As one new mom recently explained to a mom-to-be, "They've just got all those things you didn't know you needed until you saw them." And it's true. There are more unusual--and unusually irresistible--items crammed into this converted Grand Avenue Victorian than can be found at the average superstore. Chances are you won't be able to tear yourself away from the first-floor display of pajamas with the elastic bottoms--you know, like the ones Maggie Simpson wears--and the shelves of breast-feeding supplies, the stacks of baby bouncers, back- and front-packs, tiny bathtubs, and everything else a teeny tot needs for optimum comfort. But, if you can, mount the front stairs and attempt to take in what is possibly the world's largest selection of layettes. Sure, they have the standard white or pale wood with square ends and curved ends, but Baby Grand also has sleigh-style cribs, changing tables with cherry finishes, and even a round crib. There's a different bumper-and-sheet set displayed in each tiny bed, but on the off chance the couple of dozen on hand don't appeal to you, the family members who run this business can special-order even more unique items.
So you're expecting. Or maybe your little bundle of joy has just checked in. In either case, you may be figuring out that nobody warned you, back when you were blithely tossing away your birth control devices, how much stuff a single human baby requires. Or--more likely to send you roaring back to the rearmost aisle at Walgreen's--how much said stuff costs. There're the regulation things like car seats and cribs and strollers. But then there's all this auxiliary stuff, like a bassinet, or one of those little bathtub seat thingies--that technically you don't have to have, but which would make parenthood so much nicer. Fear not. Each of Once Upon a Child's franchised stores is packed with gently used equipment. Items here generally retail for half of what they cost new and the chaff has already been sifted by staff who've been there.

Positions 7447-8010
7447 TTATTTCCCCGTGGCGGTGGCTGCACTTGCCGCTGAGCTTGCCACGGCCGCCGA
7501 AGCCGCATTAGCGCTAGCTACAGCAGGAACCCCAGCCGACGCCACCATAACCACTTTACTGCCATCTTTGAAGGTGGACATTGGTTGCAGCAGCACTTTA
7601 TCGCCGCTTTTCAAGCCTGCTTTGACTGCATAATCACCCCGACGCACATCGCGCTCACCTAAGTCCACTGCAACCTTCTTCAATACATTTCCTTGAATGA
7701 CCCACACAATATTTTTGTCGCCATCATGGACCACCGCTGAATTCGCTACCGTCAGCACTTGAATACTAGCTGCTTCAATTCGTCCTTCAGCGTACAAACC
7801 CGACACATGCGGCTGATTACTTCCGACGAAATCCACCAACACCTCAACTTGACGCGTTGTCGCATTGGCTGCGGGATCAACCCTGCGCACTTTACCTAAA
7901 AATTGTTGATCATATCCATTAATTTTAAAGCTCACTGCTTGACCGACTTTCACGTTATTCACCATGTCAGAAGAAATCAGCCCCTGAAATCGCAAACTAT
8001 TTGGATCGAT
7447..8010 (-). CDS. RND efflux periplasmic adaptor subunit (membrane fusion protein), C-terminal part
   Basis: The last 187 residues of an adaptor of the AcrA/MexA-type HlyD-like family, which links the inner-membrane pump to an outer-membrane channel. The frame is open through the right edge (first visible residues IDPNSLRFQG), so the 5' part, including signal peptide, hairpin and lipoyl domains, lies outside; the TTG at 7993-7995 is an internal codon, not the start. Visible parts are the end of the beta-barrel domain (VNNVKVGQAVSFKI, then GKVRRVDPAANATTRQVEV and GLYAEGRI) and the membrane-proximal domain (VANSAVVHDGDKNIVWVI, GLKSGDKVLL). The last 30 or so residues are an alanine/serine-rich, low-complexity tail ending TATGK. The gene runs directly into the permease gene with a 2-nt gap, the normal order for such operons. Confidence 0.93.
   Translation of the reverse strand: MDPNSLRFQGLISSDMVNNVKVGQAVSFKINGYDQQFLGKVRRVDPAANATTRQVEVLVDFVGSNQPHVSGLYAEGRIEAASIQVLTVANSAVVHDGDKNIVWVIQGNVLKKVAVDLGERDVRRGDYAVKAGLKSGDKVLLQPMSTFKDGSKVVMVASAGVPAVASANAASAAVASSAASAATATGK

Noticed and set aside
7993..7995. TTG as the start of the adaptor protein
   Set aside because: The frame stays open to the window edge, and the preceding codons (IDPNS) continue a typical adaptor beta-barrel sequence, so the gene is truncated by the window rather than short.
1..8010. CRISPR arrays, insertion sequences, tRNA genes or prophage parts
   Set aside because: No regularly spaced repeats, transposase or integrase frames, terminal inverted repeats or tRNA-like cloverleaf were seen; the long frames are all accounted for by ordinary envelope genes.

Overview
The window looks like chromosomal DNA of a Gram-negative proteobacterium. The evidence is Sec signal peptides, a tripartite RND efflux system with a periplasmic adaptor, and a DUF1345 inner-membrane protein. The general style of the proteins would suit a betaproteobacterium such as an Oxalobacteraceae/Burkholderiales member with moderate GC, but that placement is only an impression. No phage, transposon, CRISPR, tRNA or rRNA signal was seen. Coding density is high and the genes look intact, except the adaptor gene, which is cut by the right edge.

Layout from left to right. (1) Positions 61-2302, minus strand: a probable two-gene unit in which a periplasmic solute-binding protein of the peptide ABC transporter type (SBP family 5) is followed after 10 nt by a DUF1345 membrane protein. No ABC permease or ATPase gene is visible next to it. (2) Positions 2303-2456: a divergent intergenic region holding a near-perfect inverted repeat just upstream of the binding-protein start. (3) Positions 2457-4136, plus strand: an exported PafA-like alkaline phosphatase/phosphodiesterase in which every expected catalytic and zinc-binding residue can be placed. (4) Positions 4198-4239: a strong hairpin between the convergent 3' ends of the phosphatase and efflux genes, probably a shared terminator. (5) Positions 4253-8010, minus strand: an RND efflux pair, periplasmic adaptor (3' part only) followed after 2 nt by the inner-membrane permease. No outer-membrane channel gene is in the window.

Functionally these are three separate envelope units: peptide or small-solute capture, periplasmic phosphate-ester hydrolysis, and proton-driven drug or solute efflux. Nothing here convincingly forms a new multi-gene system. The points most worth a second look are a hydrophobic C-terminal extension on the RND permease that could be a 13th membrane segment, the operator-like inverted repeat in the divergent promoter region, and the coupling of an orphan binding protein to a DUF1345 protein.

"I had a two-chair operation, until the ponytail deprived me of the one man I had," says Bryce Menard, the 77-year-old proprietor of one of South Minneapolis's oldest and smallest barber shops. There's precious little fanciness in Menard's one-seater, though it possesses the definitive elements of the classic barber shop: the candy-stripe pole, the ever-playing radio (generally tuned to the big band sounds of KLBB), an antique Burma Shave mirror, and, of course, a stack of faded magazines. A handsomely mounted, nine-point mule deer that Bryce shot back in the '60s hangs on one wall, but there's little in the way of other adornments. Menard's cuts--like his shop--are clean and basic, and therein lies his chief virtue. He's a well-practiced whiz with the electric clippers, for anyone out there seeking the Timothy McVeigh look, though he also does the more conventional hairstyles as well. And all for a very reasonable eight dollars per cut. Awhile back, the erstwhile Iron Ranger dropped shampoos and shaves from his repertoire; ask him about the latter and you'll get an amusing yarn about a tough beard, a raised mole, and lots of blood. Still, he has a gaggle of loyal customers, some of whom have been coming to the shop for more than 30 years. Menard, who started out in the barbering business back in 1942, has operated from two different storefronts on the 2400 block of Hennepin Avenue (a photo of the current shop is included in the recently issued monograph, "The American Barbershop: A Close Look at a Disappearing Place"). Menard, however, says he has no intention of disappearing--or, for that matter, retiring. "I don't know what I'd do," he figures. "I'd be bored to death."